Hottonia palustris
-Given proper light will grow quite well; lower stems tend to rot quickly if shaded

Hydrocotyle verticellata
-Grows nicely in hard water but leaves tend to die more quickly than they do in softer water; still one of my favorites

Hydrocotyle sibthorpioides
-Grows well in most conditions I've tried with med- to high- light and CO2; does not have a very nice growth form and tends to get bushy and tangled so can be tricky to incorporate into an aquascape

Hydrotriche hottoniiflora
-Grows fairly well (and quickly) in hard water but needs plenty of light to prevent loss of lower stems; beautiful brilliant green color

Hygrophila corymbosa v 'Compacta'
-Grows decently but leaves tend to become pinholed and rot much more quickly than they do in softer water; not recommended

Hygrophila difformis
-Grows like the weed that it is; this plant would probably grow in an empty shoe box in the back of my closet; will inundate a tank very quickly

Hygrophila polysperma 'Rosa Nervig'
-Grows quite nicely in hard water given plenty of light; CO2 helps as well; leaves still take on the characteristic "pink with white venation" look at the tips

Lagenandra thwaitesii
-Withered and died; did not seem to do well in hard water but I would like to try again

Lilaeopsis brasiliensis
-Grew well and took on rich green submersed coloration like a grass yard but eventually attracted algae and slowly shrunk until I had to remove; might work well in the right conditions but requires tons of maintainence to make it look good; will try again when I have more time

Limnophila aromatica
-Loves hard water and grows quite well with characteristic purple-red leaf coloration; fast, healthy growth

Limnophila sessiliflora
-Very healthy and fast vertical growth; hard to keep up with; nice bright green accent

Lobelia cardinalis 'small form'
-Healthy but slow, low growth; does better in softer water

Ludwigia brevipes
-Grows quite well in hard water; branches and propagates readily

Ludwigia glandulosa
-I love this plant but it grows so slowly in hard (or soft) water; the coloration is an unreal deep wine-red; easily my favorite Ludwigia species; will be trying again soon

Ludwigia inclinata var verticellata 'Pantanal'
-Melted like an ice cube; definitely a soft water plant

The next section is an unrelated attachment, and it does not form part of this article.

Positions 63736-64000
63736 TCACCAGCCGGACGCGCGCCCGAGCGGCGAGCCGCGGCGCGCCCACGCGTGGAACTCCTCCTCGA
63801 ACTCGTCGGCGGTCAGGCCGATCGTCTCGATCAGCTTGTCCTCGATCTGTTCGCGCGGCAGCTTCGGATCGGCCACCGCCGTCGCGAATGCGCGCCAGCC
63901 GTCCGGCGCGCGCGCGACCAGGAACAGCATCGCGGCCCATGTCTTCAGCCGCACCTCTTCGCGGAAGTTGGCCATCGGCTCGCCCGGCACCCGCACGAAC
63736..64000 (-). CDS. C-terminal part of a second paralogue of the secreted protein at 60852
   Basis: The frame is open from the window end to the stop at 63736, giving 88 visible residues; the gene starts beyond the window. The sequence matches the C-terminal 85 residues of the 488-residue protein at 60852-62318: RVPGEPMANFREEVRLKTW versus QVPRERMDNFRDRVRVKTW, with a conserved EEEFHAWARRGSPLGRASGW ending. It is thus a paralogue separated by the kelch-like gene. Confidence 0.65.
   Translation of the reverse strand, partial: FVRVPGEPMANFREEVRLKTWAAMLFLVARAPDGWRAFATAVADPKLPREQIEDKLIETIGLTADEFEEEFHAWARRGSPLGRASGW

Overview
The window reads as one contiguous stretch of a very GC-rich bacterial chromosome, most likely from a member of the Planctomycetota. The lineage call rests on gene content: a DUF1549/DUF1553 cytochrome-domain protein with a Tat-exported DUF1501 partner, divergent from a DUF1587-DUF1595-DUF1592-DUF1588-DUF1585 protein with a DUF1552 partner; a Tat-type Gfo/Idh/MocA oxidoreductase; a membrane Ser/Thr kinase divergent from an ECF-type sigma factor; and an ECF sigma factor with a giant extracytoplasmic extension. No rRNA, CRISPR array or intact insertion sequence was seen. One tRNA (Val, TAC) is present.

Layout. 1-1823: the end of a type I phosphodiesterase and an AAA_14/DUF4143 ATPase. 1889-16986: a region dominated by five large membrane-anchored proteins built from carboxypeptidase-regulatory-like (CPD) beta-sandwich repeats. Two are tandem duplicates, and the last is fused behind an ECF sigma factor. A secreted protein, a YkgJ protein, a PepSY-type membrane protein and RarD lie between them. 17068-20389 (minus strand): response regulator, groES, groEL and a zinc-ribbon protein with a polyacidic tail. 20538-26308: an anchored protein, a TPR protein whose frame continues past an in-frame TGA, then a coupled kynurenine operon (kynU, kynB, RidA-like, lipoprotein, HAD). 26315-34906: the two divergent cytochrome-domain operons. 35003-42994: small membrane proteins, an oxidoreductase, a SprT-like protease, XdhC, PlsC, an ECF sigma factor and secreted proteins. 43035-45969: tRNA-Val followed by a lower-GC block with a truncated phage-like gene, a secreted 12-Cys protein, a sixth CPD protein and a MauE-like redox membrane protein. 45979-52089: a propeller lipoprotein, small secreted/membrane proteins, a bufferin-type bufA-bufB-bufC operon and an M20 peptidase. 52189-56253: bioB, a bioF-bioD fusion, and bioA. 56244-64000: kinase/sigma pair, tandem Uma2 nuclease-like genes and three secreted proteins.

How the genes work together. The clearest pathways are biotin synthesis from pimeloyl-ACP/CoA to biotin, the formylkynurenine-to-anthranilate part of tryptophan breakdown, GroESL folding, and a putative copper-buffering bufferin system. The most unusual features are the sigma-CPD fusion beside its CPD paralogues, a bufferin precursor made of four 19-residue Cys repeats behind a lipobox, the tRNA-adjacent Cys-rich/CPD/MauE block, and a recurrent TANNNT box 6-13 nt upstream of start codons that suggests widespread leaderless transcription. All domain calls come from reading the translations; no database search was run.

Ludwigia ovalis
-Grows quite well in hard water; did not get the pretty salmon-pink coloration quite as well as it does in softer water

Ludwigia repens
-Grows vibrantly in hard water; lower stems will lose leaves without sufficient light

Ludwigia repens 'Rubin'
-Like its standard cousin, grows very well in hard water; upper leaves near light turn a brilliant blood red; highly recommended for ARLC tanks

Mayaca fluviatilis
-Slow growth compared to soft water but the tips still got the nice frosted white look until they attracted algae and became lunch for my mbuna; would like to try again

Mayaca sellowiana
-This is one of my favorite plants when healthy but, alas, I can't seem to keep it healthy in any tank conditions; attracts algae and stunts in hard water; eaten by mbuna once it gets algae

Micranthemum umbrosum
-Beautiful bright yellow-green growth in hard water with lots of light and CO2; lower stems tend to become brittle and rot more quickly than they do in softer water so it requires more frequent replanting, but is still one of my all-time favorite plants

Myriophyllum hippuroides
-This is one fast-growing, bushy, green plant; requires plenty of light lower stems will rot; will readily produce offshoots if allowed to bend across top of water; great background plant

Myriophyllum matogrossense 'Green'
-Does extremely well in most water conditions; brilliant green foliage and medium-height growth makes it a great mid- to background plant; needs plenty of light

Myriophyllum tuberculatum 'Red'
-Sparse foliage and somewhat slow growth in hard water, but has a nice brown-red coloration; I wish it would grow faster and thicker; does better in softer water

Nesaea sp 'Red'
-I cannot grow this plant under any conditions; would like to talk to someone who has

Nuphar japonicum v formosa
-Slow growing lily that turns into a monster given time; it does very well in hard water and has brilliant orange-gold leaves; does not put up floating leaves readily like the Nymphera genus; highly recommended if you have a big tank and don't mind the plants below it getting shaded